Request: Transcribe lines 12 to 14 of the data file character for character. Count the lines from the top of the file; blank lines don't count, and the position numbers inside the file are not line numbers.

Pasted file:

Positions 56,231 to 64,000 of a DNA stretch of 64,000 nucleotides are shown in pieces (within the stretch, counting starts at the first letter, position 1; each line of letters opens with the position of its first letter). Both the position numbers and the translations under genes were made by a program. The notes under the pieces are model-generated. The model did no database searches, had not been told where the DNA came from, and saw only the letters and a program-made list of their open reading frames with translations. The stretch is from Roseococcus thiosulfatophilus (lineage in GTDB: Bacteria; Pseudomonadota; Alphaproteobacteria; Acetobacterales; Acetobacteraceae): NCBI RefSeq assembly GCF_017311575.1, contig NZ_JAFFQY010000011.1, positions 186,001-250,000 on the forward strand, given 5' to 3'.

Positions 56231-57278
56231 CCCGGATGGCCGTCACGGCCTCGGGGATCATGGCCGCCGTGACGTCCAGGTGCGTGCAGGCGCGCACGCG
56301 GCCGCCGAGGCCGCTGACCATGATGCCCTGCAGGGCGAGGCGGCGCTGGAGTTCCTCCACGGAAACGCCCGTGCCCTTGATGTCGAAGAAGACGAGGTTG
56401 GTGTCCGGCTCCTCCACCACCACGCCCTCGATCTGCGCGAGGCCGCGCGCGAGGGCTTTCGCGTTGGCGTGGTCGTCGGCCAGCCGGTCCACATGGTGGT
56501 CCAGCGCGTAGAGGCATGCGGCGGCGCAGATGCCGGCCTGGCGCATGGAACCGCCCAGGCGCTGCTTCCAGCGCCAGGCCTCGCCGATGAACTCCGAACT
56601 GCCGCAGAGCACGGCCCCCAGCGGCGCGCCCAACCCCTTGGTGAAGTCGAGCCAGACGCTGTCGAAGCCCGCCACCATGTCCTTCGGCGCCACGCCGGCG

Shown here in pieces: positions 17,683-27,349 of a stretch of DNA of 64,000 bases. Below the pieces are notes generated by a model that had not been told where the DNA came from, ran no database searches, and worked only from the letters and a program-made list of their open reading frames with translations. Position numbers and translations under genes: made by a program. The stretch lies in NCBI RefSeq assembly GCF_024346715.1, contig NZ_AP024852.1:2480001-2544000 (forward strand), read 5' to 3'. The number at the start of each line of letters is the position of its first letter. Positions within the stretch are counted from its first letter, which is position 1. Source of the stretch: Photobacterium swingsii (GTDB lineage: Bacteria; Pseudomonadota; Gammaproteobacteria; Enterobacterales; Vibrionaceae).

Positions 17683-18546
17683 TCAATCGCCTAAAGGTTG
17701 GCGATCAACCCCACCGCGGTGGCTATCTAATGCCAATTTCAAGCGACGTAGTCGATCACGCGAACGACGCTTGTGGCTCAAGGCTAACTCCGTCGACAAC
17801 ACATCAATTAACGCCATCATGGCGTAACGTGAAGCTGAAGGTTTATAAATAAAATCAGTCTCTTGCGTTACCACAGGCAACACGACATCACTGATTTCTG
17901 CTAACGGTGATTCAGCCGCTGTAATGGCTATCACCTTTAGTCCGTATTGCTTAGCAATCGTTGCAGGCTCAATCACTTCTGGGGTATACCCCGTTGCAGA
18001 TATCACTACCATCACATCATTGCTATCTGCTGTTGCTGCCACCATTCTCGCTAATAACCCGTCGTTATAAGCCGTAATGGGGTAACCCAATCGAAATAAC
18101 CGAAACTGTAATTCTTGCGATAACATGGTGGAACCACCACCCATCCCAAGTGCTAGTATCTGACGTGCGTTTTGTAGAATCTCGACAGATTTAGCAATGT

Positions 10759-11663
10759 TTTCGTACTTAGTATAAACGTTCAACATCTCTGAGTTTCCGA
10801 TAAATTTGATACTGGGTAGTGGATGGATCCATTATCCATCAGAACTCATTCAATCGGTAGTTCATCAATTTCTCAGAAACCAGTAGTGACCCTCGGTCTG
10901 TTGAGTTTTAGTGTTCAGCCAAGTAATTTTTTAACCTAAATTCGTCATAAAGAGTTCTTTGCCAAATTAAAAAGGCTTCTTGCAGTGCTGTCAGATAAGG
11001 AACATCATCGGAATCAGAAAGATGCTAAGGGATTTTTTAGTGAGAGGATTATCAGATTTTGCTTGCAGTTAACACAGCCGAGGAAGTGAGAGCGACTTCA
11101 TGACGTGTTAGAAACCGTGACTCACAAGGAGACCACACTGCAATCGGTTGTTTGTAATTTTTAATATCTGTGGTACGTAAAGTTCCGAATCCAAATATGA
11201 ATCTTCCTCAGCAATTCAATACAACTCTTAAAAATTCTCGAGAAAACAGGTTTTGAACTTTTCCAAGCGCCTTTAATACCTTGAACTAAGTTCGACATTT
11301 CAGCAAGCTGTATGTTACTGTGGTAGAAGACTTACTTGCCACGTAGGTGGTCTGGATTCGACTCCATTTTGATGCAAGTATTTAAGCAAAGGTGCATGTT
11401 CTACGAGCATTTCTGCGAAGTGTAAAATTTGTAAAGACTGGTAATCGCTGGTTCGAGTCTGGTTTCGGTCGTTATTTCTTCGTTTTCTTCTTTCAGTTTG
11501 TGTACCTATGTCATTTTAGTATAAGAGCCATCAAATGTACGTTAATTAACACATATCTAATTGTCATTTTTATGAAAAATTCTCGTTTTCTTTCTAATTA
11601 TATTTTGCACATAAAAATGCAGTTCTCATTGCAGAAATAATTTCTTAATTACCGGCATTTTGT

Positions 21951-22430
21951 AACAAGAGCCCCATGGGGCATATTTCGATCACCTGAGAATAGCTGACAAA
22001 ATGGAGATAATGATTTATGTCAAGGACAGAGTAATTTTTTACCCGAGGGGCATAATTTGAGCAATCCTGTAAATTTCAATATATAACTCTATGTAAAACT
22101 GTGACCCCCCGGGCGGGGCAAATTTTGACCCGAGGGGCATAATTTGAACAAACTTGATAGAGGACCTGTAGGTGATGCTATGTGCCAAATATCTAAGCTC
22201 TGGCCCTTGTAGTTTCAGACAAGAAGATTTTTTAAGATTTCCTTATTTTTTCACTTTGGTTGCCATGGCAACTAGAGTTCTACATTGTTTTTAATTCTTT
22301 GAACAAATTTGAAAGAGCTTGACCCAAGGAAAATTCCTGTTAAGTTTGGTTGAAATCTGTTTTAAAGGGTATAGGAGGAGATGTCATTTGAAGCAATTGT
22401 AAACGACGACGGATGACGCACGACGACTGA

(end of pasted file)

17801 ACATCAATTAACGCCATCATGGCGTAACGTGAAGCTGAAGGTTTATAAATAAAATCAGTCTCTTGCGTTACCACAGGCAACACGACATCACTGATTTCTG
17901 CTAACGGTGATTCAGCCGCTGTAATGGCTATCACCTTTAGTCCGTATTGCTTAGCAATCGTTGCAGGCTCAATCACTTCTGGGGTATACCCCGTTGCAGA
18001 TATCACTACCATCACATCATTGCTATCTGCTGTTGCTGCCACCATTCTCGCTAATAACCCGTCGTTATAAGCCGTAATGGGGTAACCCAATCGAAATAAC